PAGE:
- Office of Attorney General Maura Healey
- The Attorney General's Fair Labor Division
Media Contact for AG Healey, Chipotle Reach Nearly $2 Million Settlement to Resolve Child Labor and Earned Sick Time Violations
Boston — Chipotle Mexican Grill Inc. has been cited $1.37 million in restitution and penalties for an estimated 13,253 child labor violations and other state wage and hour law violations at its more than 50 corporate-owned locations in Massachusetts, Attorney General Maura Healey announced today.
As part of the settlement, Chipotle also voluntarily agreed to pay $500,000 towards a fund to be administered by the AG’s Office to benefit young people through education programs about child labor and enforcement of the laws, as well as training and workforce development for young workers.
The AG’s Office issued four citations against Chipotle for violating the child labor and earned sick time laws, failing to make timely payment of wages, and records violations.
“Chipotle is a major national restaurant chain that employs thousands of young people across the country and it has a duty to ensure minors are safe working in its restaurants,” said AG Healey. “We hope these citations send a message to other fast food chains and restaurants that they cannot violate our child labor laws and put young people at risk.”
The AG’s Office began investigating Chipotle after receiving a complaint from a minor employee’s parent in 2016 alleging that the minor had worked well past midnight at a Chipotle location in Beverly. A review of Chipotle’s records revealed that minors routinely worked in violation of the child labor laws. Audits conducted by the AG’s Office and Chipotle of several Massachusetts Chipotle locations between 2015 and 2019 identified child labor violations such as minors working without valid work permits, too late into the evening, and too many hours per day and per week.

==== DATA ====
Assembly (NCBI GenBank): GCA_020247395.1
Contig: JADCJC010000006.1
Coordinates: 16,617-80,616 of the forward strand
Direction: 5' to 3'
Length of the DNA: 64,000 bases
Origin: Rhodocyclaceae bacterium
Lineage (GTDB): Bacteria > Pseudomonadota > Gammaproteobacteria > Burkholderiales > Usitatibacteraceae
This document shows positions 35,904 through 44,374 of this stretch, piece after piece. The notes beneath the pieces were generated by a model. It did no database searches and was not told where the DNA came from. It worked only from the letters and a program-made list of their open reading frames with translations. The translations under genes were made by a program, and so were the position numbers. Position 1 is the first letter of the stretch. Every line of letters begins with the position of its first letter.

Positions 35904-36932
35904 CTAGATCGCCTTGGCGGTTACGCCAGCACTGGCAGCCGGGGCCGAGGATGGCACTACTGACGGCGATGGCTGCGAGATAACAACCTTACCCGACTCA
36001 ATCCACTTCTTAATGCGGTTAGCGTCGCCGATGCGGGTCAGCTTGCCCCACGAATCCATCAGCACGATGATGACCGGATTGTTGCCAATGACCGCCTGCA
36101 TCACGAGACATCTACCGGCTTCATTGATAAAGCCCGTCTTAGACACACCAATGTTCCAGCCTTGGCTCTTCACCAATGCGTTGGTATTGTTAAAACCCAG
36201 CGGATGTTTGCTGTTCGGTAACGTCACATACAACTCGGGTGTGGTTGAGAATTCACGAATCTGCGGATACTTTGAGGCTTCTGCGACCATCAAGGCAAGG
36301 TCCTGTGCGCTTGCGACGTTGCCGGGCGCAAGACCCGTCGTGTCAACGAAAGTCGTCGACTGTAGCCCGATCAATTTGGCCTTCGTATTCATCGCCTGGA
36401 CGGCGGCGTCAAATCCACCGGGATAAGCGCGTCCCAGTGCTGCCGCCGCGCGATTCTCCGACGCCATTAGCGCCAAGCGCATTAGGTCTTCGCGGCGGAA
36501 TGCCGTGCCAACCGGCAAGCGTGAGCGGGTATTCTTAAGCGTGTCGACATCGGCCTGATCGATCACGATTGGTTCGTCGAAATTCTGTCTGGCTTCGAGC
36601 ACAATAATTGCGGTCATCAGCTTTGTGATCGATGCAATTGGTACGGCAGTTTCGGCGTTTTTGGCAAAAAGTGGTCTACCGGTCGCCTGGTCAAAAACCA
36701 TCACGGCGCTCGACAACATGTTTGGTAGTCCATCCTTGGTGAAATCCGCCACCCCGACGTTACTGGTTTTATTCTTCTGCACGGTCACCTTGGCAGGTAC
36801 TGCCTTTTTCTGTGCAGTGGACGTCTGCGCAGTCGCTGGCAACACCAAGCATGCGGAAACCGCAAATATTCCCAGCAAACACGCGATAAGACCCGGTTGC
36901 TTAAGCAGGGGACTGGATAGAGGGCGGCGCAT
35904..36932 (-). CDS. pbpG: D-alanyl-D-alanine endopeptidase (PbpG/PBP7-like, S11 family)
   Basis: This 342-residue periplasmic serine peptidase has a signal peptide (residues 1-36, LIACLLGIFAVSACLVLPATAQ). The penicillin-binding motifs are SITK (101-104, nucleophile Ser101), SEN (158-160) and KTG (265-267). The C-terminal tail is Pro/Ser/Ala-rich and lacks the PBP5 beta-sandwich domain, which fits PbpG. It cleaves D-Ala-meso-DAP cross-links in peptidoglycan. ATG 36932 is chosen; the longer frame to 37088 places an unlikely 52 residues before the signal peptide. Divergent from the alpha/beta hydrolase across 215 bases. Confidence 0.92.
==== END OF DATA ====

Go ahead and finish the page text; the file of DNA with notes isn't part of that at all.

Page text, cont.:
The investigation found that Chipotle had regularly employed minors without work permits, permitted dozens of 16- and 17-year old employees to work later than the law allows, and allowed minors to work beyond the 9-hour daily limit and 48-hour weekly limit. The investigation also revealed that Chipotle did not properly notify employees of their rights under the earned sick time law, failed to provide the AG’s Office with complete timekeeping records upon request, and in some locations, failed to pay workers within six days of the end of a pay period.
Chipotle accepted the civil citations as part of the settlement agreement, has come into compliance with Massachusetts child labor laws, and cooperated with the AG’s investigation.
AG Healey’s Fair Labor Division is responsible for enforcing state laws regulating the payment of wages, including prevailing wage, minimum wage, overtime, and earned sick time laws. Under Massachusetts law, children under 18 may not work more than 9 hours in a day or more than 48 hours in a week. Fourteen- and 15-year-old children may not work later than 7 p.m. and 16- and 17-year-old children may not work later than 10 p.m. on a night preceding a school day, or later than midnight preceding a non-school day. State law also requires employers to have work permits on file for all workers under 18 years of age.
In fiscal year 2019, the AG’s Office issued 41 citations for child labor law violations totaling more than $487,000 in penalties.
Workers who believe that their rights have been violated in their workplace are encouraged to file a complaint at www.mass.gov/ago/fairlabor. For information about the state’s wage and hour laws, workers may call the AG’s Fair Labor Hotline at (617) 727-3465 or go to the AG’s Workplace Rights website www.mass.gov/ago/fairlabor for materials in multiple languages.
This matter is being handled by Assistant Attorney General Drew Cahill and Senior Investigator Huong Phan of the AG’s Fair Labor Division.